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Operation Shaving Cream passes 850-case goal
Troops use shaving cream to mark roadside bombs
Kris Connolly, shipping and receiving supervisor at Kipper Tool in Gainesville, hauls cases of shaving cream Wednesday to be shipped to Afghanistan as part of Operation Shaving Cream. Marines overseas use the shaving cream to mark suspected sites of roadside bombs. - photo by SARA GUEVARA

How to donate

Send cans for “Operation Shaving Cream”
• Buy a 12-can case for $12 at J&J Foods, 1075 Jesse Jewell Parkway, Gainesville; 406 E. Main St., Dahlonega; 2500 Limestone Parkway, Gainesville. There is no additional charge for shipping.
• Drop off single cans or caseloads at Milton Martin Honda, 2420 Browns Bridge Road, or the Northeast Georgia History Center, 322 Academy St., both in Gainesville.
•The North Georgia Community Foundation at 615F Oak Street, Suite 1300, Gainesville, GA 30501, is accepting tax-deductible monetary donations.

To donate online, click here.

A homefront campaign to supply U.S. Marines in Afghanistan with an everyday hygiene item that red-flags roadside bombs has more than met its goal.

Last week, just a few days after organizers launched Operation Shaving Cream, Gainesville-Hall County businesses and residents had reached the goal of 850 cases, or 10,200 cans.

But the effort has continued to snowball.

Tony Herdener, whose son, Lt. Paul Herdener, is serving in Afghanistan, said Wednesday he expects that, through donations of money and cans, the community could end up shipping some 1,600 cases.

"I am absolutely humbled by the response," he said.

Kipper Tool at 2375 Murphy Blvd. was working Wednesday on readying the cases for shipping.

Company vice president Darrin Lee said he expected the 850 cases at Kipper by Friday.

"We'll look at consolidating them as best we can and check with the airlines, as far as availability," Lee said. "Normally, the transit time is seven to 10 days."

Marines in the 1st Battalion, 5th Marines' Cherokee Company, are using the shaving cream to mark suspected sites of roadside bombs, which have killed or seriously injured many U.S.-led coalition troops in the war-torn country.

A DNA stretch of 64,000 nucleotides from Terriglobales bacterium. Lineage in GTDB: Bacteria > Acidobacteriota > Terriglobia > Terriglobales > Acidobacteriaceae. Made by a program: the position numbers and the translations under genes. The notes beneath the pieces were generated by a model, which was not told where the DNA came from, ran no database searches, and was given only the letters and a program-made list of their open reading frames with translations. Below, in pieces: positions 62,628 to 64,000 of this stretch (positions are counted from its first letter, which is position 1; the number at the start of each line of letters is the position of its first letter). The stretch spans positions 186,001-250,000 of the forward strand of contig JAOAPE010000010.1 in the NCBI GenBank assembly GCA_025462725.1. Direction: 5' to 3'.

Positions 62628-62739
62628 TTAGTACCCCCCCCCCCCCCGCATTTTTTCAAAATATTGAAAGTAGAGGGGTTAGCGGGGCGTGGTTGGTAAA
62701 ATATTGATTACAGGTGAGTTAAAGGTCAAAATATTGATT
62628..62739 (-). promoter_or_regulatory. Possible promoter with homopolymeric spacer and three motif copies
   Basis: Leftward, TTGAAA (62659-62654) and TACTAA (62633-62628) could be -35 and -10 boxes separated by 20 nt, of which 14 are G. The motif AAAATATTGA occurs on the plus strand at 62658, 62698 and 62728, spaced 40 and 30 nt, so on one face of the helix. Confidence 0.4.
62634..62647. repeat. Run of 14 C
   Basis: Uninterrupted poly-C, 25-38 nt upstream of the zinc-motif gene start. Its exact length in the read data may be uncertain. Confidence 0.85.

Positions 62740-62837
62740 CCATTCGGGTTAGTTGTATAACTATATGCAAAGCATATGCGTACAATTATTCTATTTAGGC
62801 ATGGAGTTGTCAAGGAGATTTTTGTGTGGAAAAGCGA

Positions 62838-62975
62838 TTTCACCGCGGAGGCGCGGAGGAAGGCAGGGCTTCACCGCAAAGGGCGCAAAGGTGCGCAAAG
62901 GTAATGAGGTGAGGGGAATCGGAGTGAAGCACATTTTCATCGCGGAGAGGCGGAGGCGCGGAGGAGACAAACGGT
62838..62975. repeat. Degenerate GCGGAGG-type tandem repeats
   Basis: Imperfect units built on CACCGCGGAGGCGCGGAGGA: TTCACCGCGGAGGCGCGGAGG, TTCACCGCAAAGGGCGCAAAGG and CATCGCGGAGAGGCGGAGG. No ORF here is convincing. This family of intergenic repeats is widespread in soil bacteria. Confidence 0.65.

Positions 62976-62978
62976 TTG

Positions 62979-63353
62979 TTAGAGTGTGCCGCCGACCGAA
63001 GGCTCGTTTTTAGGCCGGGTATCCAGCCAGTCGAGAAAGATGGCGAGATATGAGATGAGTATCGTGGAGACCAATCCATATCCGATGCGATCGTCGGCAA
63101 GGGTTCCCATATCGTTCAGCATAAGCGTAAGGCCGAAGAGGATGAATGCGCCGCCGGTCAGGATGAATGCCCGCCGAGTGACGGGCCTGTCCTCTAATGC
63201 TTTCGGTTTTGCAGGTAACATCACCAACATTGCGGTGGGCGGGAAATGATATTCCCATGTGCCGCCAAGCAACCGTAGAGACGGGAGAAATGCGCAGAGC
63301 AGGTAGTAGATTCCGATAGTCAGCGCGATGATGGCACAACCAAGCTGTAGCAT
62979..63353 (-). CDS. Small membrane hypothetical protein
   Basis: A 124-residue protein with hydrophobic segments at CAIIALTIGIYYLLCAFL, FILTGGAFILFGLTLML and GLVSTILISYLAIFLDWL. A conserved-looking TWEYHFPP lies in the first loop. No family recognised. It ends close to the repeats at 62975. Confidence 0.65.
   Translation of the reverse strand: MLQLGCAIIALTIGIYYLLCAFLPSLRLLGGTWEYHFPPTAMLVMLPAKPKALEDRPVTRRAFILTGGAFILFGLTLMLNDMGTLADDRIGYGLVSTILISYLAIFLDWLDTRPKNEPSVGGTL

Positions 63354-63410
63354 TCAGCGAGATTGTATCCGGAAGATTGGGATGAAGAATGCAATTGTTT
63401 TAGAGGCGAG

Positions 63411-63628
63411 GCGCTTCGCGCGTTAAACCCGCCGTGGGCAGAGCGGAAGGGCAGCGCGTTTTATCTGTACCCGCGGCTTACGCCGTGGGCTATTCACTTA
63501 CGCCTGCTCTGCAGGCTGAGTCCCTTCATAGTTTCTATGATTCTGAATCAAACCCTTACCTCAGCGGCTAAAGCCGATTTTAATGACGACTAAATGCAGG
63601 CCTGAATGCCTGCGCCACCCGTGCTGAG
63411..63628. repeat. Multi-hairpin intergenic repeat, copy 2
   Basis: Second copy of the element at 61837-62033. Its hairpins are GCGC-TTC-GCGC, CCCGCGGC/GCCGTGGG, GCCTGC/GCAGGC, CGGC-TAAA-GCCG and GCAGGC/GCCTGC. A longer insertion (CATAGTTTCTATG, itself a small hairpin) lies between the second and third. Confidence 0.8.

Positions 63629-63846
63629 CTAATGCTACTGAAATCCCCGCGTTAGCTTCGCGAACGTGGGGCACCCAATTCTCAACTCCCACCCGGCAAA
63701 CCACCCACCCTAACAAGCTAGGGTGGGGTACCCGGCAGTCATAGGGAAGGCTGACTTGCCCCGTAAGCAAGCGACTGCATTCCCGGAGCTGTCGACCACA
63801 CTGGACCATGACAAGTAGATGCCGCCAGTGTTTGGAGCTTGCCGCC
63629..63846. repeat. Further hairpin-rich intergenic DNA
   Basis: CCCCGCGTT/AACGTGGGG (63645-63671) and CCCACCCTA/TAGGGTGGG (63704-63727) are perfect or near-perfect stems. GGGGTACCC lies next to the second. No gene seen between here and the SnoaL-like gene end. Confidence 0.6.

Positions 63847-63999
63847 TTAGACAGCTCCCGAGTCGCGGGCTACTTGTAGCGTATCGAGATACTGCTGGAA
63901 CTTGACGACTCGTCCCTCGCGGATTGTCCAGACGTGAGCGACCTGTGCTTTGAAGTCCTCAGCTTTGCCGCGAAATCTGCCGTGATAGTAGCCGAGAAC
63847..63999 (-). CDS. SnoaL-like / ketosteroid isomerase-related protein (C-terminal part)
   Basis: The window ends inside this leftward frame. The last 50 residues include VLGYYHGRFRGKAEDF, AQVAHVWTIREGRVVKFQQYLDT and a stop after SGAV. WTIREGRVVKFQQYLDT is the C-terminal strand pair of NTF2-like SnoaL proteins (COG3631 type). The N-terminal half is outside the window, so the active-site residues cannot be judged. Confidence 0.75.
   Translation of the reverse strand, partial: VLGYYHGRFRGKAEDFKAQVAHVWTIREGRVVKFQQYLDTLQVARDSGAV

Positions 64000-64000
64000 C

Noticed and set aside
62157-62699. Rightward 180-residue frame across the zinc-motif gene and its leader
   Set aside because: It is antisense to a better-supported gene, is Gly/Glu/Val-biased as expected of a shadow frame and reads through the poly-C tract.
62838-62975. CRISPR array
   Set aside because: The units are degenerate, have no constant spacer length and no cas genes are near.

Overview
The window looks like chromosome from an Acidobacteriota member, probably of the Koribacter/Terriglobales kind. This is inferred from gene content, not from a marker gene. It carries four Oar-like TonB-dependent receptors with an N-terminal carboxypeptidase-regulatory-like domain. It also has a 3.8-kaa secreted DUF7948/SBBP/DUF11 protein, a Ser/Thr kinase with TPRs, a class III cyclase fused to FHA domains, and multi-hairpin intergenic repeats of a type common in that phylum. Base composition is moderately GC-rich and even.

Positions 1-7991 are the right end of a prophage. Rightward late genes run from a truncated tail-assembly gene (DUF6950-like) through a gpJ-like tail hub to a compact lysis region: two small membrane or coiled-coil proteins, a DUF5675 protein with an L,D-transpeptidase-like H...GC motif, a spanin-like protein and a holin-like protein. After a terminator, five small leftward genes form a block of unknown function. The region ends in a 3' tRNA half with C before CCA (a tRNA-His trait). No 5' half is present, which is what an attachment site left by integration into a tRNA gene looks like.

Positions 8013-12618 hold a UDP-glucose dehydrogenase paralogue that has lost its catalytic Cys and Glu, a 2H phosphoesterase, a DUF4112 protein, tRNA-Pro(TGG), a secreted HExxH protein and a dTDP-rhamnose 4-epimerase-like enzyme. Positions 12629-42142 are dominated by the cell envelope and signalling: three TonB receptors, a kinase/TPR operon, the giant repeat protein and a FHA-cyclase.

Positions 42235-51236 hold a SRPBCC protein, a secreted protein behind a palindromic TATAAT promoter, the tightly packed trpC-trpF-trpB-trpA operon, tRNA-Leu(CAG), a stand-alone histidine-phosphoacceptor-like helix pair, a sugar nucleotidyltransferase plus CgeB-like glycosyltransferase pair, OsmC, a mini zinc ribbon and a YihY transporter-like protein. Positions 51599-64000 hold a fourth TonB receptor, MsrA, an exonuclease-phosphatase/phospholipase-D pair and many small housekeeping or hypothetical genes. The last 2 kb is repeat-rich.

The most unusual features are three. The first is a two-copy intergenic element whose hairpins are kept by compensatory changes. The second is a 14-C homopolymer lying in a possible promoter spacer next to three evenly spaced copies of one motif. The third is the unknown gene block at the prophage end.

Herdener has said that he first learned about the need from his son, a 2004 North Hall High School graduate whose company is based at Camp Pendleton, Calif.

Marines had tried several things to mark possible bomb locations, but nothing seemed to work as well as shaving cream.

Spray paint, for example, left more of a permanent mark, which is "dangerous, because the Taliban can use it against you," Herdener said.

He said he talked to his son Tuesday about the campaign and Paul reiterated how useful the shaving cream is.

"They don't take a step in Afghanistan without (it)," Herdener said.

The idea is to ship enough shaving cream to take care of the Cherokee Company's needs and give a jump-start to troops that relieve the unit later in the year.

"We're ... trying to coordinate with the people on the ground in Afghanistan that the new battalion is going to come in and where we are go to store (the shaving cream)," Herdener said. "We've got a great challenge ahead of us."

The effort began as a project among Rotary Club of Gainesville members and then spread to other organizations in town on its way to becoming a full-blown community campaign.

J&J Foods has set up displays at its three stores — two in Gainesville and one in Dahlonega — explaining the campaign. Cases have sold for $12 each, with shipping covered by the campaign.

Darrell Wiley of J&J Foods said the effort will continue through Aug. 28.

"I've been very pleasantly surprised at the way our customers have responded, as well as all areas of our community. We always knew we had great customers, and this has proved it," Wiley said.

Butch Miller of Milton Martin Honda was an early supporter of the effort and the car dealership is a drop-off point for those wanting to leave cans of shaving cream to be shipped.

Residents also have been able to make donations through the North Georgia Community Foundation at 615-F Oak St., Gainesville.

Herdener noted that because of this fall's transition between military outfits, Aug. 31 is the cutoff for mail to get through to Cherokee Company.

"They're starting to get ready to come back to the states in September," he said.

His son's commanding officer has told Herdener that he would send him a contact for the new outfit to follow, once he learns it.

"That's another reason donating to the foundation works, because we might store some of the shaving cream at Kipper Tool or some place while we wait to find out logistically how we get it to the new battalion," he said.


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